Descended from Hercules
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Winner, 2017 American Association for Italian Studies Book Award in Film and Media Studies

Muscles, six-pack abs, skin, and sweat fill the screen in the tawdry and tantalizing peplum films associated with epic Italian cinema of the 1950s and 1960s. Using techniques like slow motion and stopped time, these films instill the hero's vitality with timeless admiration and immerse the hero's body in a world that is lavishly eroticized but without sexual desire. These "sword and sandal" films represent a century-long cinematic biopolitical intervention that offers the spectator an imagined form of the male body—one free of illness, degeneracy, and the burdens of poverty—that defends goodness with brute strength and perseverance, and serves as a model of ideal citizenry. Robert A. Rushing traces these epic heroes from Maciste in Cabiria in the early silent era to contemporary transnational figures like Arnold Schwarzenegger in Conan the Barbarian, and to films such as Zach Snyder's 300. Rushing explores how the very tactile modes of representation cement the genre's ideological grip on the viewer.

A Note on Film Titles and Foreign Language Citations
Introduction: Descended from Hercules: A Peplum Genealogy
1. Nos Morituri: Time in the Peplum
2. Pre/Post: Sexuality in the Peplum
3. Skin Flicks: The Haptic Peplum
4. Immune Systems: The Peplum as Biopolitical Genre
Conclusion: Biopolitical Fantasy
Works Cited



Publié par
Date de parution 15 octobre 2016
Nombre de lectures 0
EAN13 9780253022585
Langue English
Poids de l'ouvrage 2 Mo

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Bloomington Indianapolis
This book is a publication of
Indiana University Press
Office of Scholarly Publishing
Herman B Wells Library 350
1320 East 10th Street
Bloomington, Indiana 47405 USA
2016 by Robert A. Rushing
All rights reserved
No part of this book may be reproduced or utilized in any form or by any means, electronic or mechanical, including photocopying and recording, or by any information storage and retrieval system, without permission in writing from the publisher. The Association of American University Presses Resolution on Permissions constitutes the only exception to this prohibition.
The paper used in this publication meets the minimum requirements of the American National Standard for Information Sciences-Permanence of Paper for Printed Library Materials, ANSI Z39.48-1992.
Manufactured in the United States of America
Library of Congress Cataloging-in-Publication Data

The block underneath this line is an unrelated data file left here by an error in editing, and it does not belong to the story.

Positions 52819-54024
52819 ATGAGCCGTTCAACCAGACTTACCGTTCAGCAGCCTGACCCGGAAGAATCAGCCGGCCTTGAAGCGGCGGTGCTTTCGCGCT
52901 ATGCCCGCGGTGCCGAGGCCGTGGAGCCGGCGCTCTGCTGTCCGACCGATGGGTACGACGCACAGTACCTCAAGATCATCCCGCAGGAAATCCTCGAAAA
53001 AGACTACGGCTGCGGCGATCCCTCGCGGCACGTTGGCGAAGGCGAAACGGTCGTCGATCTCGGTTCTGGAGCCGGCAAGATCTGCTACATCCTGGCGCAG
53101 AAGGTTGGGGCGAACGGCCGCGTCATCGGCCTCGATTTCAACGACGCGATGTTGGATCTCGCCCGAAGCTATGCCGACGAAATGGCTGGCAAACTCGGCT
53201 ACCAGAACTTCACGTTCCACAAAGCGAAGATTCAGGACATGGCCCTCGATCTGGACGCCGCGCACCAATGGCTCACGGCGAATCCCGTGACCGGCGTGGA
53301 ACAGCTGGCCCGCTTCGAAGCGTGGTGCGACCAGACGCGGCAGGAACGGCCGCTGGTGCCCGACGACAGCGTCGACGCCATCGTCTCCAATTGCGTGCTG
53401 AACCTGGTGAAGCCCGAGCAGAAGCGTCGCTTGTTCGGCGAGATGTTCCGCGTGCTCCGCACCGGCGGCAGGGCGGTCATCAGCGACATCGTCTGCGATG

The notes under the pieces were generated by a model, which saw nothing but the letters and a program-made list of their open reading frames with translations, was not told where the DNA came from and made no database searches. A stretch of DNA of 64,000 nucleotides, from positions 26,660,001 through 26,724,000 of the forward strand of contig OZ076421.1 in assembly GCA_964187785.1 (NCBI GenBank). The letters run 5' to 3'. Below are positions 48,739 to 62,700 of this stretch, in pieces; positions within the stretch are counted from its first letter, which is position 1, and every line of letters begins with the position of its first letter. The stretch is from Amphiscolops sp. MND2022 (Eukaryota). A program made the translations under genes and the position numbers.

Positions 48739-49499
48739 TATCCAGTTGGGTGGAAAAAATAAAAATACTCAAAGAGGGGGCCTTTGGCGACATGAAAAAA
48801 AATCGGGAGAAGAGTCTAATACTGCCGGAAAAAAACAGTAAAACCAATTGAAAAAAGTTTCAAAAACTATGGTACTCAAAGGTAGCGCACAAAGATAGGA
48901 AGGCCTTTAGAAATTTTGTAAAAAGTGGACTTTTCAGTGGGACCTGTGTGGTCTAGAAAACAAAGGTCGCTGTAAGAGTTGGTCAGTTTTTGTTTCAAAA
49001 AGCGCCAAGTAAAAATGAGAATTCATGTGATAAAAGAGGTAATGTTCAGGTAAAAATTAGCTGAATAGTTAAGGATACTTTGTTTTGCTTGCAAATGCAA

Names: Rushing, Robert A., author.
Title: Descended from Hercules : biopolitics and the muscled male body on screen / Robert A. Rushing.
Description: Bloomington : Indiana University Press, [2016] | Series: New directions in national cinemas | Includes bibliographical references and index.
Identifiers: LCCN 2016015832 (print) | LCCN 2016027406 (ebook) | ISBN 9780253022509 (pbk. : alk. paper) | ISBN 9780253022462 (cloth : alk. paper) | ISBN 9780253022585 (ebook)
Subjects: LCSH: Masculinity in motion pictures. | Human body in motion pictures. | Peplum films-History and criticism.
Classification: LCC PN1995.9.M34 R87 2016 (print) | LCC PN1995.9.M34 (ebook) | DDC 791.43/65211-dc23
LC record available at
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Note on Film Titles and Foreign-Language Citations
Introduction: A Peplum Genealogy
1 Nos Morituri : Time in the Peplum
2 Pre/Post: Sexuality in the Peplum
3 Skin Flicks: The Haptic Peplum
4 Immune Systems: The Peplum as Biopolitical Genre
Conclusion: Biopolitical Fantasy
Works Cited
T HANKS FIRST AND foremost to Lilya and Sasha, for everything.
In 2007, Michael Rothberg asked me to give a lecture for the Unit for Criticism and Interpretive Theory at the University of Illinois and even let me continue when he learned that it was about campy movies starring bodybuilders. That lecture received great feedback from colleagues, both those who have since gone elsewhere (Jed Esty, Andrea Goulet, Matti Bunzl) and those who are still at the University of Illinois (Yasemin Yildiz, Pat Gill), and eventually became an article in Camera Obscura , where it received further excellent feedback from their editorial staff and outside readers. Around the same time, I gave a talk on 300 and peplum memory in Paris, thanks to my colleague and friend Carola Hahnel-Mesnard, and that talk, too, eventually became an article. That year was the year of the peplum for me, and I assumed that would be the end of it. I was mistaken.
Over the next several years, a number of talks (thanks to Pierpaolo Antonello and Robert Gordon at St. John s College, Cambridge, and to Todd McGowan and Hilary Neroni at the University of Vermont) kept me coming back to the peplum, and conferences at the Unit for Criticism and Interpretive Theory in Illinois brought me into contact with new areas of inquiry that would prove crucial for this project (biopolitics, haptic film criticism), as well as some of the major thinkers in those areas (Roberto Esposito, Jennifer Barker). To Lauren Goodlad, director of the Unit for Criticism in those years, many thanks, as well as to those who helped organize and facilitate those conferences, especially my fellow Italianists Manuel Rota and Nora Stoppino (who have also both given me extensive feedback and suggestions), and members of the Unit for Media and Cinema Studies, particularly Julie Turnock, Anna Stenport, and Lilya Kaganovsky.